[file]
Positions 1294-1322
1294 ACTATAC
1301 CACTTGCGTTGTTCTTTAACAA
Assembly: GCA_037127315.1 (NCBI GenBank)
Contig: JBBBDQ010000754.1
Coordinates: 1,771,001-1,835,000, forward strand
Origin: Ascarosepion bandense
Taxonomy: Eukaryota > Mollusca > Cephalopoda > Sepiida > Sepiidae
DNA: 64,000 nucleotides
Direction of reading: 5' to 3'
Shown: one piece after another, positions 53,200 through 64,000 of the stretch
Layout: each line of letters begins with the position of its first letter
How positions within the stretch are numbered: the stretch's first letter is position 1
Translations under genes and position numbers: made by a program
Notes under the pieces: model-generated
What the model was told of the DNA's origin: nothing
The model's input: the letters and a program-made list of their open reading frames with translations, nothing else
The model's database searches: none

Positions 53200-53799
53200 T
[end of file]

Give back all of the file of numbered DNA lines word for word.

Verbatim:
Positions 1294-1322
1294 ACTATAC
1301 CACTTGCGTTGTTCTTTAACAA
Assembly: GCA_037127315.1 (NCBI GenBank)
Contig: JBBBDQ010000754.1
Coordinates: 1,771,001-1,835,000, forward strand
Origin: Ascarosepion bandense
Taxonomy: Eukaryota > Mollusca > Cephalopoda > Sepiida > Sepiidae
DNA: 64,000 nucleotides
Direction of reading: 5' to 3'
Shown: one piece after another, positions 53,200 through 64,000 of the stretch
Layout: each line of letters begins with the position of its first letter
How positions within the stretch are numbered: the stretch's first letter is position 1
Translations under genes and position numbers: made by a program
Notes under the pieces: model-generated
What the model was told of the DNA's origin: nothing
The model's input: the letters and a program-made list of their open reading frames with translations, nothing else
The model's database searches: none

Positions 53200-53799
53200 T